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Understanding Real Exchange Rate Movements With Trade In Intermediate Products

  • David Parsley
  • Helen Popper

We suggest that it may be 'too easy' to attribute real exchange rate movements to deviations from the law of one price. We show that it is immaterial whether one uses seemingly traded goods, nontraded goods, or even a single, unimportant consumer good, say beer. The ease of attributing the variation to any such deviations is explained using a model with intermediate goods trade. In the model, the stage of production determines the traded/nontraded distinction. We find empirical substantiation for the model: law of one price deviations lose explanatory power and, defined appropriately in terms of intermediate goods, relative prices matter. Copyright 2010 The Authors. Journal compilation 2010 Blackwell Publishing Asia Pty Ltd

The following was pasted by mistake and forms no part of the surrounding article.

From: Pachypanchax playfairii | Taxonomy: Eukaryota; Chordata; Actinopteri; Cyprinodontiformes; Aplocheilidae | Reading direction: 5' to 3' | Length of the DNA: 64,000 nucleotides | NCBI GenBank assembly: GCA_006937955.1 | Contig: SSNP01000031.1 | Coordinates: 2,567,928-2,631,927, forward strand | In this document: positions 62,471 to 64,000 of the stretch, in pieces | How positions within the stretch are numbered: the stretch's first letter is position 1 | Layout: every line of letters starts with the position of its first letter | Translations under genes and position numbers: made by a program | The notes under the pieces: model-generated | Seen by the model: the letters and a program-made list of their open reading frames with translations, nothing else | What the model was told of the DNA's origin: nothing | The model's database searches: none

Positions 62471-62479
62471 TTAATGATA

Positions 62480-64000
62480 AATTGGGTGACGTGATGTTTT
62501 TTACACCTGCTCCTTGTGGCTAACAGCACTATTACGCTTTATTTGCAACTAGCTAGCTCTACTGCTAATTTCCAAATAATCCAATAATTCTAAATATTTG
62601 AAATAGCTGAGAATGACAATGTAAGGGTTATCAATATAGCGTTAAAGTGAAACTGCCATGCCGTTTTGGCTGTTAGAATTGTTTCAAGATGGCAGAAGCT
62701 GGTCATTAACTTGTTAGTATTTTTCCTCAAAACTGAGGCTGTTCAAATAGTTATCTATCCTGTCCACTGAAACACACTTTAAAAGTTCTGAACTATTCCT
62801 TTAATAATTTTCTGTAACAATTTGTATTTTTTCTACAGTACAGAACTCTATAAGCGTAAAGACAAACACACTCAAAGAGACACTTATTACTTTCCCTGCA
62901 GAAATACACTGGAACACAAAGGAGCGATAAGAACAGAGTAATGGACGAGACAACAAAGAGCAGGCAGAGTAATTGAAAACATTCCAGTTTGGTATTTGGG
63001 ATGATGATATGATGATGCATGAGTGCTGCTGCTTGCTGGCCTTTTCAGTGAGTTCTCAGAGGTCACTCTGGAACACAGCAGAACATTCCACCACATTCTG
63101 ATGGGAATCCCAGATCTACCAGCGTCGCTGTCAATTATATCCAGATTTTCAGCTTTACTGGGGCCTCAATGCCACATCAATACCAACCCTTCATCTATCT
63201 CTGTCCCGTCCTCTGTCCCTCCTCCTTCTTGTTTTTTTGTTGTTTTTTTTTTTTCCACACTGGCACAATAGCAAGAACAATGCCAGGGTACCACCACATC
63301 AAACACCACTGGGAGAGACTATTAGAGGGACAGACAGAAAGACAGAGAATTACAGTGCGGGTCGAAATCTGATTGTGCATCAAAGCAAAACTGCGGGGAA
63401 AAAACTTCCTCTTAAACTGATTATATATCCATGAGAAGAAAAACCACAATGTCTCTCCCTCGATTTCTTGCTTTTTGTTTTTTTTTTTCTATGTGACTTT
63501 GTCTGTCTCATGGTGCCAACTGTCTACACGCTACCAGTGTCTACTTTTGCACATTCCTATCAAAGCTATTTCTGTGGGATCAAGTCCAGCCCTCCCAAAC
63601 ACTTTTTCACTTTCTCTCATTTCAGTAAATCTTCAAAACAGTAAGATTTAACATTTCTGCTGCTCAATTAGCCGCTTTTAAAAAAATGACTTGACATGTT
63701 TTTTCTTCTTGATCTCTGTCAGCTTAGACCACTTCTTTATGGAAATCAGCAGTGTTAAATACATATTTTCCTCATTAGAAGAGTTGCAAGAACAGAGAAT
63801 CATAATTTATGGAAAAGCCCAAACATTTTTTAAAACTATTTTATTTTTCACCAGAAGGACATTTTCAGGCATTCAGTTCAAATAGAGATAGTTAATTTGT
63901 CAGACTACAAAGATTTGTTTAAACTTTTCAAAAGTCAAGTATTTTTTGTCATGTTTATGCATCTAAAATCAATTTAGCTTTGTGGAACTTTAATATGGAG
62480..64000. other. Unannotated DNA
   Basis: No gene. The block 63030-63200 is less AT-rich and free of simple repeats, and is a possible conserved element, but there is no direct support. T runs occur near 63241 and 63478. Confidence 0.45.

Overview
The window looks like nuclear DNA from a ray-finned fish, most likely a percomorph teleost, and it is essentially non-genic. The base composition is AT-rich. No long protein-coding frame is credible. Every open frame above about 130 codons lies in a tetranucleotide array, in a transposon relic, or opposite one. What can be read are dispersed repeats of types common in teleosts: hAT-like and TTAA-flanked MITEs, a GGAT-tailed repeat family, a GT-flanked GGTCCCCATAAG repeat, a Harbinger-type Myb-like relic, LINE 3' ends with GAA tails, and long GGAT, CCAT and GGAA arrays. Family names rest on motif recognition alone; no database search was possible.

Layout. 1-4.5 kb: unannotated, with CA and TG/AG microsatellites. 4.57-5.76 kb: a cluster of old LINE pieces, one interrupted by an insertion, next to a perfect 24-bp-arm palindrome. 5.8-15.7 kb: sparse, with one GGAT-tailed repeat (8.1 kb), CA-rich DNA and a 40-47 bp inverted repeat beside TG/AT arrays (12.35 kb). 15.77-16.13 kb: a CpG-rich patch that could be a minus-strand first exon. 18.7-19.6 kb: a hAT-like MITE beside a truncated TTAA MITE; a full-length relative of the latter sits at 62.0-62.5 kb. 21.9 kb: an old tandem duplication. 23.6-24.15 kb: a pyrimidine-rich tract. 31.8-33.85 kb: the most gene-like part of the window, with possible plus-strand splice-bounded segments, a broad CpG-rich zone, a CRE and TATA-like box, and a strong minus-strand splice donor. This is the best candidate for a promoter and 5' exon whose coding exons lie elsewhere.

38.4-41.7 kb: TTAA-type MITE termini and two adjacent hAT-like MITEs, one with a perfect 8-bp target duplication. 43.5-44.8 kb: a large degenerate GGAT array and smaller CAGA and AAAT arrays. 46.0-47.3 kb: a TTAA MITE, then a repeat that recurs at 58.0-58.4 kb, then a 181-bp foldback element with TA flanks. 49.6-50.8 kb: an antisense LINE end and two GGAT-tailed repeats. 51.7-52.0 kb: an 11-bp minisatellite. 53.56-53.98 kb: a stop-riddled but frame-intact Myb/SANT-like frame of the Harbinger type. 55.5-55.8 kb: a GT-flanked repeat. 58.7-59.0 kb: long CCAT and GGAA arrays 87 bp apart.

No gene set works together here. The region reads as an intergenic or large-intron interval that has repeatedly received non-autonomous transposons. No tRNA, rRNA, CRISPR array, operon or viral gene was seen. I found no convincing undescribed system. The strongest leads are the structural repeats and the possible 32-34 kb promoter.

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Article provided by Wiley Blackwell in its journal Pacific Economic Review.

Volume (Year): 15 (2010)
Issue (Month): 2 (05)
Pages: 171-188

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Handle: RePEc:bla:pacecr:v:15:y:2010:i:2:p:171-188
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